|Name||Harris Aspire Academy|
|Ofsted Inspection Rating||Good|
|Address||11 Oliver Grove, South Norwood, London, SE25 6EJ|
|Number of Pupils||Unknown|
|Percentage Free School Meals||0%|
|Catchment Area Indicator Available||No|
|Last Distance Offered Available||No|
Highlights from Latest Full Inspection (17 May 2016)
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Information about this school
Harris Aspire Academy is an alternative provision (AP) free school established in September 2013. It is a member of the Harris federation of academies. The school currently offers a one-year personalised learning programme to Year 11 and Year 12 pupils who have struggled to maintain their placements within a mainstream school setting or wish to improve their existing GCSE outcomes. It aims to support them to move onto level 3 courses, an apprenticeship or a work placement when they leave by ensuring that they successfully gain GCSE passes at A* to C in English, mathematics and science. The school offers level 2 courses to sixth-form students from other academies within the federation and to those transferring from other schools at the end of Year 11. Students commute to the school from within Bromley and from a number of other London boroughs. Students are admitted to Year 11 or Year 12 following a referral from their home school or the local authority. Most start at the beginning of the academic year. The school also offered temporary placements to pupils from key stage 3 until September 2015 but have suspended this provision until a new site is developed to accommodate them. The majority of pupils are designated as needing special educational needs support when they arrive. Some have a statement of special educational needs or an education, health and care plan. There are a small number who are looked after by the local authority or are living independently, having previously been looked after. Around half the number of pupils joining the school are disadvantaged and eligible for the pupil premium funding. An increasing number of pupils who are new to the country and at the early stages of speaking English are being referred by local authorities. The school does not use any other alternative provision.
Summary of key findings for parents and pupils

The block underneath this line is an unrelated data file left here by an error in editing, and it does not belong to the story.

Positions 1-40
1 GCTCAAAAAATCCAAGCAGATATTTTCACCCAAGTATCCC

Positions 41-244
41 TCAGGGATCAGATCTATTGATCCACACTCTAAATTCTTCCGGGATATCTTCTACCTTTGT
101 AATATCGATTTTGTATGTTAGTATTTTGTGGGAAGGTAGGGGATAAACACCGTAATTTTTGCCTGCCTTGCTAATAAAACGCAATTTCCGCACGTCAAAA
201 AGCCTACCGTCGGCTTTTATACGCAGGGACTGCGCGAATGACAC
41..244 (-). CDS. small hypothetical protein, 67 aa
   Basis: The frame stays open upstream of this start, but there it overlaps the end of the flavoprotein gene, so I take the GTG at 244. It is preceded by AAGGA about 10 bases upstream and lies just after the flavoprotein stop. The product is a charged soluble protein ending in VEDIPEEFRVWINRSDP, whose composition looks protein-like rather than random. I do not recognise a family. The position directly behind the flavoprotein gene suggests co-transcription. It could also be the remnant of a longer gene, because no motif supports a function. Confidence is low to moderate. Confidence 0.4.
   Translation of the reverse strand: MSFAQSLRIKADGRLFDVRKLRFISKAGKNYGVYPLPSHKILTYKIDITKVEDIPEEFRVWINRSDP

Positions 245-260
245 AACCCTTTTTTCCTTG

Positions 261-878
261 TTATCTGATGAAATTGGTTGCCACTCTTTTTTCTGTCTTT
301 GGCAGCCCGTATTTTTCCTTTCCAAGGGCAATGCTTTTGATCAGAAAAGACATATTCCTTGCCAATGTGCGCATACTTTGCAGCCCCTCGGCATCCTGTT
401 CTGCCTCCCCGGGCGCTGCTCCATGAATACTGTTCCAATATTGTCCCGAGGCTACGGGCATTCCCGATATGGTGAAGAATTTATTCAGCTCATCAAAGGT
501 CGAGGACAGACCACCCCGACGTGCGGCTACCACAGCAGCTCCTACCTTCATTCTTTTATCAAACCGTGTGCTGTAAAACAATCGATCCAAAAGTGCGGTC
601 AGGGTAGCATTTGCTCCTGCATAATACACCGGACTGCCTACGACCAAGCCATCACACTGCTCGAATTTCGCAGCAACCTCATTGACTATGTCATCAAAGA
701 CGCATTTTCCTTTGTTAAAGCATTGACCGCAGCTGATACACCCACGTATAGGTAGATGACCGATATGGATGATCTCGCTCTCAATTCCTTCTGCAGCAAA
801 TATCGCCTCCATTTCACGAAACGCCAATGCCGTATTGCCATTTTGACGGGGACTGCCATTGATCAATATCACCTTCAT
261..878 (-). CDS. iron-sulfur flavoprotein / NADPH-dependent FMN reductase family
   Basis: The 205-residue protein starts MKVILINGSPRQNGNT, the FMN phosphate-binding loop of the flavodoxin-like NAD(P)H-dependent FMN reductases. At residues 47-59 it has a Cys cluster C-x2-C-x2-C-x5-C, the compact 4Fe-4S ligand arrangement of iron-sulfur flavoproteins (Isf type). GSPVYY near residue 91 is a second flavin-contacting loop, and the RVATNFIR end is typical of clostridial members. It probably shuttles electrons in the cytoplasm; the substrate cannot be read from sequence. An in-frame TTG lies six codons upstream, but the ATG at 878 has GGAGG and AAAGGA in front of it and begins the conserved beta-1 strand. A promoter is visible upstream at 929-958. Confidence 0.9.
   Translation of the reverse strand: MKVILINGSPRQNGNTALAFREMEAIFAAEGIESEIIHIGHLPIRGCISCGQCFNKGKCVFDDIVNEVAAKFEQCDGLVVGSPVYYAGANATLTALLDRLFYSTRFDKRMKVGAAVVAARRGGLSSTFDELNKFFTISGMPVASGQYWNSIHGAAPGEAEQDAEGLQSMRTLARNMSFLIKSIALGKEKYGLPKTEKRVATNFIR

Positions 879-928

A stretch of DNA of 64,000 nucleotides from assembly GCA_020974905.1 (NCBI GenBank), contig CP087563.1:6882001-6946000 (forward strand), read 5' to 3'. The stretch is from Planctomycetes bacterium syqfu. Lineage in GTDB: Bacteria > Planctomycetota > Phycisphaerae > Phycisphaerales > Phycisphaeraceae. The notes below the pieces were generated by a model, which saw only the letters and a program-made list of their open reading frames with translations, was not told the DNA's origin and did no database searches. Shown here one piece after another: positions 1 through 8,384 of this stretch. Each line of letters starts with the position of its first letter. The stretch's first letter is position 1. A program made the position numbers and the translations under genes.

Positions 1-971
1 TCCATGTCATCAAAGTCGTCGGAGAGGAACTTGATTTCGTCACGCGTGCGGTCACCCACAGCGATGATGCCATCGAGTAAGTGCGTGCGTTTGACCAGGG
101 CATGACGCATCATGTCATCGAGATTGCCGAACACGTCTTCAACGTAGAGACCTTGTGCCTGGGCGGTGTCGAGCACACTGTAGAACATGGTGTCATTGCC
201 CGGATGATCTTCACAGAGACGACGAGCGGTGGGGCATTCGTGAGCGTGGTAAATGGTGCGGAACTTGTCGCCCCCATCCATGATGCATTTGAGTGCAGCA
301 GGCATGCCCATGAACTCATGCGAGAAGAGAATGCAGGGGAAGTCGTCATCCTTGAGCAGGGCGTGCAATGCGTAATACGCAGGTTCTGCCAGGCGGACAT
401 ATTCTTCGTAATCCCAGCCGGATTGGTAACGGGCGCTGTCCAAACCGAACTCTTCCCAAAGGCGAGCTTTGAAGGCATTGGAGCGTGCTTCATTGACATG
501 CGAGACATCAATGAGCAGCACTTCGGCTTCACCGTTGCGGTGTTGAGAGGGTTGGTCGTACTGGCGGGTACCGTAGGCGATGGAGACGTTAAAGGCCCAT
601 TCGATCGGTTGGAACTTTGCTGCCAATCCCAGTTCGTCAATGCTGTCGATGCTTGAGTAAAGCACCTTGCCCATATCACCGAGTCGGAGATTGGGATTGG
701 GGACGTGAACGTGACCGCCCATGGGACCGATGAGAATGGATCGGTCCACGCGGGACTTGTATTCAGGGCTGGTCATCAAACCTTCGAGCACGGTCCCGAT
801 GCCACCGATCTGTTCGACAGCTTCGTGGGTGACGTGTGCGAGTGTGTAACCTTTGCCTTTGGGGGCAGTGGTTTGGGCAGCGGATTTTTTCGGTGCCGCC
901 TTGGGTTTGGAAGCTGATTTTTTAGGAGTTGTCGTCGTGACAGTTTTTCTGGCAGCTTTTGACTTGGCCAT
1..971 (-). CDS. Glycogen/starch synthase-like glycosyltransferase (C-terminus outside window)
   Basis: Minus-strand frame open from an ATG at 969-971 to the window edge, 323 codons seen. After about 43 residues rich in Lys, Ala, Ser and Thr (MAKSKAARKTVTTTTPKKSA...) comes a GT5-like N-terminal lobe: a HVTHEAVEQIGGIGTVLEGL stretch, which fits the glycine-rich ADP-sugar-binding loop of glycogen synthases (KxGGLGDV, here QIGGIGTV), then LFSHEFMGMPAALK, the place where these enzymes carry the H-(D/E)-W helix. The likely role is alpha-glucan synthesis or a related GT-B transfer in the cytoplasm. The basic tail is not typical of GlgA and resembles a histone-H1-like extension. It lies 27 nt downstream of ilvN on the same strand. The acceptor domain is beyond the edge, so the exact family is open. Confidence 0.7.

This is a good school The school is very effective in what it sets out to do. All leaders, governors and staff are passionately committed to raising the aspirations of pupils who have fallen behind or been unable to engage with their learning elsewhere. School leaders, governors and leaders from within the federation have a clear vision for the future and have developed ambitious plans to expand the provision further from 2018. The school is continually improving. Pupils are well supported to make up for any lost time and be successful when they leave. Leaders and governors have ensured that teaching and learning is of the highest quality across all subjects. As a result, nearly all pupils make rapid progress from their different starting points. As pupils settle into the school there is a marked improvement in their behaviour and they become more positive about their learning. Pupils respond to the carefully targeted pastoral and academic support and start to be successful, perhaps for the first time in their lives. Pupils, including those who are most able and those who have special educational needs or disability, achieve GCSE passes in English, mathematics and science that are as good as or better, than their peers in other schools nationally. Year 12 students attend for a full-time provision and all make improvements on their existing GCSE results. Some improve by up to three grades and successfully complete higher-level courses at other sixth forms when they leave. It is not yet an outstanding school because : Some pupils do not attend as regularly as they should. Despite some notable successes with individuals, the overall number of pupils who are still persistently absent has risen this year, particularly in Year 11. The number of accreditation opportunities offered to pupils is restricted by the constraints of the current building. This may limit what some pupils can choose to study when they leave. Although the number of exclusions has fallen this year, the overall rate is still above average and some groups, such as girls and those who are disadvantaged, are excluded more frequently than others.